"You know anything about a man goin' around playin' a harmonica?" Jason Robards asks in Once Upon a Time in the West. "He's somebody you'd remember. Instead of talkin', he plays—and when he better play, he talks."
Robards plays Cheyenne, one badass sonofabitch, and he's referring to an unnamed, even badder ass sonofabitch—who, appropriately enough, is played by Charles Bronson. 1968's Once Upon a Time in the West isn't Sergio Leone's most famous film, most likely 'cause it doesn't star Clint Eastwood, but it's a hell of a picture, with all of the tough, melodramatic hallmarks of Leone's great spaghetti westerns, with a style that makes much of his other work look lesser in comparison. But while West also features a great villain (Henry Fonda) and a story by the dream team of Leone, Bernardo Bertolucci, and Dario Argento, it's being highlighted this week in the Northwest Film Center's Reel Music film festival for an entirely different reason: Ennio Morricone's music.
Also featured is what might be Leone's most famous film, 1966's The Good, the Bad, and the Ugly, which does star Eastwood (along with Eli Wallach and Lee Van Cleef), and also boasts an amazing score from Morricone.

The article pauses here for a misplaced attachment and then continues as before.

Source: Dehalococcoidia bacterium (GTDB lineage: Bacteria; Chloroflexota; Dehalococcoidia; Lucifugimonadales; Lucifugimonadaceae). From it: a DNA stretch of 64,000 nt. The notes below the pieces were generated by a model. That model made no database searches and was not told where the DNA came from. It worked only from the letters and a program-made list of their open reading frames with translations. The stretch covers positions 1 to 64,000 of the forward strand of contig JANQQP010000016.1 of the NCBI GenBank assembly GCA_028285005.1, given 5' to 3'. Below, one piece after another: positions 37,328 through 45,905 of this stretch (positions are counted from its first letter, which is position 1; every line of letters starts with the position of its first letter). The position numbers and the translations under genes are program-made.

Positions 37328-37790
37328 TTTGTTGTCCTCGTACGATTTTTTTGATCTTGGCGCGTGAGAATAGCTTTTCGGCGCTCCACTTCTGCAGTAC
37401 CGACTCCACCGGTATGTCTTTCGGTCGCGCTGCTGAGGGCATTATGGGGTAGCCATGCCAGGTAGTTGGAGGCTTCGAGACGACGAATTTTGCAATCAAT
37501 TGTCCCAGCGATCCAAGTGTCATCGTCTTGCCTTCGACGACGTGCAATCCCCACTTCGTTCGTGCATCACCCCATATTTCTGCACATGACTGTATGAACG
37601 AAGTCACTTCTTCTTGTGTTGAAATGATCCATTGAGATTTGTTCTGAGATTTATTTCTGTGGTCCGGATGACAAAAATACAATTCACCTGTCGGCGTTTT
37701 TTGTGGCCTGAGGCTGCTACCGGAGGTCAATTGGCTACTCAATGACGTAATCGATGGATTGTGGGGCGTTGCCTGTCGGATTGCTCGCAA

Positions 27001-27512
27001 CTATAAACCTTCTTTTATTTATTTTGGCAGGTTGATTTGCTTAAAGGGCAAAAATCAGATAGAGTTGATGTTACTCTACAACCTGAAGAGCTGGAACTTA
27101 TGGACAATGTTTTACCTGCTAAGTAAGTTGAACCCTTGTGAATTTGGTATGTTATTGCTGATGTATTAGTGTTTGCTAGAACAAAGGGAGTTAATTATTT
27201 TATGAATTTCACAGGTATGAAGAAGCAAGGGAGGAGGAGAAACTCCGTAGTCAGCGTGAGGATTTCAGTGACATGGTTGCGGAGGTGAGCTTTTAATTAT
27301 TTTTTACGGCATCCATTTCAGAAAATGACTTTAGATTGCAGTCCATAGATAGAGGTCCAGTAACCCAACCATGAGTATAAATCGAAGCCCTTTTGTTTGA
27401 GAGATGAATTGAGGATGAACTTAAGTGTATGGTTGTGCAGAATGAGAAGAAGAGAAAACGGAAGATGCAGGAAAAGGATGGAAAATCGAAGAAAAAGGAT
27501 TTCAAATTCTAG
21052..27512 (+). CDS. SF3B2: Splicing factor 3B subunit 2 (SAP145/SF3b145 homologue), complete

Which brings us back to that harmonica: In West, Bronson's plaintive harmonica is as much a character as any of the film's flesh-and-blood subjects. Which makes sense, really: It's pretty much impossible to think of a director/composer collaboration more distinctive and natural than that of Leone and Morricone, who made six films together. One can't see Leone's sun-baked images without hearing Morricone's stunning music, and one can't hear Morricone's distinctive scores without thinking of Bronson or Eastwood, squinting their eyes before sending bullets right where they need to go.
Crammed with lost treasure, grim heroes, smokin' hot whores, and the comforting sight of henchmen's bodies tumbling from rooftops, West and The Good, the Bad, and the Ugly aren't just two of the coolest movies ever made—they're also some of the best examples of exactly how gripping, fun, and impressive film can be when sounds and images perfectly combine.